• DNA typing was performed on10μl of extracted DNA. The D18S535, D1S1656, and D10S2325 loci were amplified using the following protocol: 94ºC-1min, 61ºC-1min, 72ºC-1min; 30 cycles. The amplified alleles were resolved by high-resolution polyacrilamide gel electrophoresis according to previously described methods (Lareu et al. 1998A; Lareu et al. 1998B; Wiegand et al. 1999).

Results

The kit enabled a sufficient quantity and quality of DNA to be extracted. The amounts were from different samples fluctuating between 0.2 and 1ng/μl. The results are shown in Table 1 and Table 2. From the data in the tables, the following can be deduced:

Keyboard 1 (control)

  • STR profiles were the same for the DNA recovered from Keyboard 1, Keyboard 2, and the DNA recovered from the known Sample C.

Keyboard 2 (problem)

  • In Samples A, all three loci were consistent with the authorized user's, but STR profiles that did not belong to this user were also discovered. This did not occur in Samples B, which were consistent with the results obtained from Sample C. Sample A results showed the presence of more than one person's DNA. The authorized user's DNA was present in Samples A, B, and C. These results could demonstrate that someone other than the authorized person used the computer.

Table 1: Allele for D18S535, D1S1656, and D10S2325 STR Loci from Keyboard 1

Keyboard 1
Samples
D18S535 D1S1656 D10S2325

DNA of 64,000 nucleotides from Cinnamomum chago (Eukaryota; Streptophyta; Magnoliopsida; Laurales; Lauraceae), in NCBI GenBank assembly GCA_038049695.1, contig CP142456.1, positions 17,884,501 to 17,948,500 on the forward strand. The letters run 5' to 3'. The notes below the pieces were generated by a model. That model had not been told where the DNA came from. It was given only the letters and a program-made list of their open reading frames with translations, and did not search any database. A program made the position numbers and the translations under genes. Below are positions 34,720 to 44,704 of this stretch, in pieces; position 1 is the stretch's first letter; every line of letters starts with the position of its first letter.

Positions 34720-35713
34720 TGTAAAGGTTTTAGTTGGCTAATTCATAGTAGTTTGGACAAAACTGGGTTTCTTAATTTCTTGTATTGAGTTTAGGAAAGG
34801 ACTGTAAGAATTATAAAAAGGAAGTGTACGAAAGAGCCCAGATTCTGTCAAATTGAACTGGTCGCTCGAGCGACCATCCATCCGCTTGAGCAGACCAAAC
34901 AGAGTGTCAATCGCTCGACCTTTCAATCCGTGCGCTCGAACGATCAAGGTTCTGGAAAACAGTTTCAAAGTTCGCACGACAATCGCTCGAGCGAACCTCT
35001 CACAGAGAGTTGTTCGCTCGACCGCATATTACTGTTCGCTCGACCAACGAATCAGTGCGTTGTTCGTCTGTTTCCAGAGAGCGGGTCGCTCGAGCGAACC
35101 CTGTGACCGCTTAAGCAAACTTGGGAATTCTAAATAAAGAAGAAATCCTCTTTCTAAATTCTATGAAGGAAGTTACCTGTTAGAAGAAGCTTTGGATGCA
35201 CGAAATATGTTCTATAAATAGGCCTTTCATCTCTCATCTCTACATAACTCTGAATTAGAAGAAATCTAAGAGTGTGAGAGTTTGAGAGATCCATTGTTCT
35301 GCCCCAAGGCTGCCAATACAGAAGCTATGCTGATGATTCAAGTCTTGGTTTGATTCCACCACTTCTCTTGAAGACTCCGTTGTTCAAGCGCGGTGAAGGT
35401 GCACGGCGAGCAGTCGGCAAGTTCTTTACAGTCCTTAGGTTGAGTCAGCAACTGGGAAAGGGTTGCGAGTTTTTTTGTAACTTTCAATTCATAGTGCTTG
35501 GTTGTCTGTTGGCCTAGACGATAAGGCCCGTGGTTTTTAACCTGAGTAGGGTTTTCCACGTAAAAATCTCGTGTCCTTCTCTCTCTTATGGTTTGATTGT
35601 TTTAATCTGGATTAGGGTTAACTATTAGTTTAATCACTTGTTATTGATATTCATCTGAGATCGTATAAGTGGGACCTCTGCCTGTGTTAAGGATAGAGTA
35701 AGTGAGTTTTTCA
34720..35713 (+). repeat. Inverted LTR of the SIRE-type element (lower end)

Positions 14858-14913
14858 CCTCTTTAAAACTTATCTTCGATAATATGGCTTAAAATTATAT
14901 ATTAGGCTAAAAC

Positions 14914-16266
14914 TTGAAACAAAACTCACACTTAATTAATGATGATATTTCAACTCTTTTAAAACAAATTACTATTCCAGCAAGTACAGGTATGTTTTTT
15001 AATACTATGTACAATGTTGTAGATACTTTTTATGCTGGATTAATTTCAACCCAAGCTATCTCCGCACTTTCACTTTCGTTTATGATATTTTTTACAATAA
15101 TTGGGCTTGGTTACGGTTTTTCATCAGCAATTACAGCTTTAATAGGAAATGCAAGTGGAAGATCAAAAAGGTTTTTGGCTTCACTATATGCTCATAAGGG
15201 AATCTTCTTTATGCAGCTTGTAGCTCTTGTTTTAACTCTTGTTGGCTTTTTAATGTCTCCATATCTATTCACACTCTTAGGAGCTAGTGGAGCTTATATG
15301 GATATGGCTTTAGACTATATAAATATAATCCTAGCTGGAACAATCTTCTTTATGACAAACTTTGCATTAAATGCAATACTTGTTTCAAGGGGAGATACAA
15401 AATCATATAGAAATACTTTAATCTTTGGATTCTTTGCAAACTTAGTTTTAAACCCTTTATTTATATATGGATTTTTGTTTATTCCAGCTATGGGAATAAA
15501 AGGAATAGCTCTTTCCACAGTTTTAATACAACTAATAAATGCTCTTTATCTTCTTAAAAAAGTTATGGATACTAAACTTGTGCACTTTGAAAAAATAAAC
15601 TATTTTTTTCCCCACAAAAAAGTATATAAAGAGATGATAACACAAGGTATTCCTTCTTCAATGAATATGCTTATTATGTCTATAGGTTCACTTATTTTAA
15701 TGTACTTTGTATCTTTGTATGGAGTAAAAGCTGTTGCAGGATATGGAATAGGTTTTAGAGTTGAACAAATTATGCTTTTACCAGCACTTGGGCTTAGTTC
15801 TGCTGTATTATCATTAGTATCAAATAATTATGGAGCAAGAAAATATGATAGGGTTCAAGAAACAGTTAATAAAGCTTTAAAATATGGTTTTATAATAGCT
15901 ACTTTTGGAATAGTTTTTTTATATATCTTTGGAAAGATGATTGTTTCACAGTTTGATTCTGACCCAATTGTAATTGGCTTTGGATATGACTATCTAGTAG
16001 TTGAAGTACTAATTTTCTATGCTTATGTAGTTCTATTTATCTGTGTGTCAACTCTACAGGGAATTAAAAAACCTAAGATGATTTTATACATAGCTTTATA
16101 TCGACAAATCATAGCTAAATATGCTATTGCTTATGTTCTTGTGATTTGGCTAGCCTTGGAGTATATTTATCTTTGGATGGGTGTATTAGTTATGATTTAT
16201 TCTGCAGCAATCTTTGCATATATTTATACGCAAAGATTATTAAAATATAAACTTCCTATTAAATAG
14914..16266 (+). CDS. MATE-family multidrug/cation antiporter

A1 12,12 15,17.3 11,14
A2 12,12 15,17.3 11,14
A3 12,12 15,17.3 11,14
A4 12,12 15,17.3 11,14
B1 12,12 15,17.3 11,14
B2 12,12 15,17.3 11,14
C 12,12 15,17.3 11,14

Table 2: Allele for D18S535, D1S1656, and D10S2325 STR Loci from Keyboard 2

Keyboard 2
Samples
D18S535 D1S1656 D10S2325
A1 9,12,12,14 12,15,17.3 9,11,12,14
A2 9,12,12,14 12,15,17.3 9,11,12,14
A3 9,12,12,14 12,15,17.3 9,11,12,14
A4 9,12,12,14 12,15,17.3 9,11,12,14
B1 12,12 15,17.3 11,14
B2 12,12 15,17.3 11,14
C 12,12 15,17.3 11,14

Discussion

Test results demonstrated that the authorized user did not contaminate the keyboards with other DNA. Two DNA profiles were found on Keyboard 2 (problem). One profile was compatible with the authorized user's DNA. The DNA typing results did not identify the second person. A more exhaustive investigation was then initiated, which led to the perpetrator's identification.

References

Lareu, M. V., Barral, S., Salas, A., and Carracedo, A. Sequence variation of a variable short tandem repeat at the D18S535 locus, International Journal of Legal Medicine (1998A) 111:337-339.

Lareu, M. V., Barral, S., Salas, A., Pestoni, C., and Carracedo, A. Sequence variation of a hypervariable short tandem repeat at the D1S1656 locus, International Journal of Legal Medicine (1998B) 111:244-247.

Rutty, G. N. An investigation into the transference and survivability of human DNA following simulated manual strangulation with consideration of the problem of third party contamination, International Journal of Legal Medicine (2002) 116:170-173.

Rutty, G. N., Watson, S., and Davison, J. DNA contamination of mortuary instruments and work surfaces: A significant problem in forensic practice? International Journal of Legal Medicine (2000) 114:56-60.

Sweet, D., Lorente, M., Lorente, J. A., Valenzuela, A., and Villanueva, E. An improved method to recover saliva from human skin: The double swab technique, Journal of Forensic Sciences (1997) 42(2):320-322.

Wiegand, P., Lareu, M. V., Schurenkamp, M., Kleiber, M., and Brinkmann, B. D18S535, D1S1656 and D10S2325: Three efficient short tandem repeats for forensic genetics, International Journal of Legal Medicine (1999) 112:360-363.